|As In Room No.320, silk, marble and freshly cut flowers adorn the hotel’s accommodations.|
You can’t open a hotel on rue Saint-Honoré—in the galactic center of the fashion world in Paris—without recruiting star talent to orchestrate it. Such is the case with the brand-new Mandarin Oriental, Paris—from the dream team behind the haute couture interiors to the kitchen where avant-garde chef Thierry Marx reigns supreme. Smack dab in the center of the chic first arrondissement—within walking distance to the Louvre, the Place Vendôme, and the majestic Opéra Garnier—the Mandarin Oriental is sublime from head to pedicured toe. Luxury Travel Advisor was on the scene just as the new “palace” opened in late June, and we found that it’s already giving the city’s established luxury hotels a run for their money.
Behind an Art Deco facade, an entirely new building was constructed to strict environmental standards. Sought-after designer Sybille de Margerie dressed the lobby, spa and guest rooms with a glamorous feminine aesthetic, while power duo Patrick Jouin and Sanjit Manku imagined the interiors for the two restaurants and bar. They enlisted the finest artisans to lend their talent to the three-year project. Ateliers Gohard, the gilders famous for restoring the Statue of Liberty’s flame, covered the lobby ceiling in 17,000 leaves of 22.5 carat gold. In Bar 8, embellished with Lalique crystals and cascades of Murano glass, the bar itself was hewn from one gigantic nine-ton slab of marble. To cover the walls of the Spa at Mandarin Oriental, where seven private spa suites circle the swimming pool, craftsmen assembled hundreds of origami-style flowers by hand. Throughout the hotel, a butterfly motif—found on embroidered cushions, seen fluttering across a 3-D video projection in the spa—adds a touch of poetry.
The 138 guest rooms are among the largest hotel rooms in Paris. Some face the fashionable rue Saint-Honoré, while others have terraces overlooking the indoor garden, shaded with trees and fragrant with camellia blossoms. With a nod to the 1930s, reproductions of Man Ray’s photographs allude to the hotel’s Art Deco facade. Luxurious materials (silk, marble) and attention to detail (freshly cut flowers, his and her bathrobes, a Nespresso machine and teapot by Mariage Frères) create a refined Parisian ambiance. In a first-ever collaboration with a hotel, Diptyque provided the bespoke bath amenities.
Of the 39 suites, seven on the 7th and 8th floors are duplex. When it opens this summer, the 350-square-meter Suite Royal Mandarin will be the largest, boasting a terrace with stupendous views over the city. Tip: The top-floor suites can be configured into the biggest suite in all of Paris (a whopping 1,000 square meters). For VIP bookings, contact Assistant Director of Sales Alexandre Michaud ([email protected]; 011-33-1-7098-7025).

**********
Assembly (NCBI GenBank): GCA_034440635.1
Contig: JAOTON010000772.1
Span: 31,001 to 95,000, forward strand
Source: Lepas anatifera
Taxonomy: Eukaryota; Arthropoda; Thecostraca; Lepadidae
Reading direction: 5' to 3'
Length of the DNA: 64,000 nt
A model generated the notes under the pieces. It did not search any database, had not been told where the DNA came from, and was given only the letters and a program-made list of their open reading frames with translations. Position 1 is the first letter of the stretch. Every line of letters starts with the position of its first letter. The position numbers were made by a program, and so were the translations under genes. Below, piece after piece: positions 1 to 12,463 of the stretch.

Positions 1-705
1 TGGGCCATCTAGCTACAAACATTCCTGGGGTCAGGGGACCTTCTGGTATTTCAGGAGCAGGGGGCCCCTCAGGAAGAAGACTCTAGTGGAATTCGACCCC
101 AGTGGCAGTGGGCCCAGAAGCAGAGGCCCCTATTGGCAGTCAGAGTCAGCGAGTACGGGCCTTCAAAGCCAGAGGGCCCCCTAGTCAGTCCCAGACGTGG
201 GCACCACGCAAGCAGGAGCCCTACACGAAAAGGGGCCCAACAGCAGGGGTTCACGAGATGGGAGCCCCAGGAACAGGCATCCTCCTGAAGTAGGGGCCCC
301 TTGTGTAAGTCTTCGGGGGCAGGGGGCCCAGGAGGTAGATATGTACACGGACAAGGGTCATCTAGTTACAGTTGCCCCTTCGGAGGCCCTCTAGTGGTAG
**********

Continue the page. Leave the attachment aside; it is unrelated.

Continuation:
|The Terrace of Deluxe Suite No.706 looks out over Paris’ rue Saint-Honoré.|
From securing tables at the city’s hottest restos to arranging after-hours appointments at Saint-Honoré’s luxury boutiques, the well-connected concierge team is adept at pulling strings. Head Concierge Julien Brunel ([email protected]; 011-33-1-7098-7073) and Assistant Head Concierge Adrian Moore ([email protected])—previously at the Four Seasons George V—ensure that each guest experiences Paris as an insider.
Haute Cuisine: The debut of Sur Mesure has been the talk of French gourmands for months. You can trust that Michelin-starred Chef Thierry Marx, a Top Chef judge and champion of molecular gastronomy, has fashioned an inventive menu after much experimentation in his Paris Food Lab. (Menu items like the Œuf éclaté (“broken egg”) are genius works of art.) Swathed in white fabric, Sur Mesure was designed as an unpretentious, cocoon-like space to underscore the experiential quality of the dining. Needless to say, the resto’s booked solid a month in advance. Go with an open mind and surrender to the chef’s whims. Tip: While the 12-course tasting menu costs $256, a four-course lunch menu is available from Tuesdays-Fridays for $107. The hotel’s Camélia restaurant also has garden seating, including the exclusive La Table du Jardin in a birdcage-shaped arbor in the garden.
The icing on the cake: The sweet delicacies on display at Le Comptoir des Pâtisseries. Choose a pastry from Thierry Marx’s signature cake shop to savor at teatime. We suggest Le Saint-Honoré, a recreation of the classic dessert named for the hotel’s street (and patron saint of bakers and pastry-makers). Cakes can also be packaged in pretty boxes for the ultimate hostess gift. “Let them eat cake!”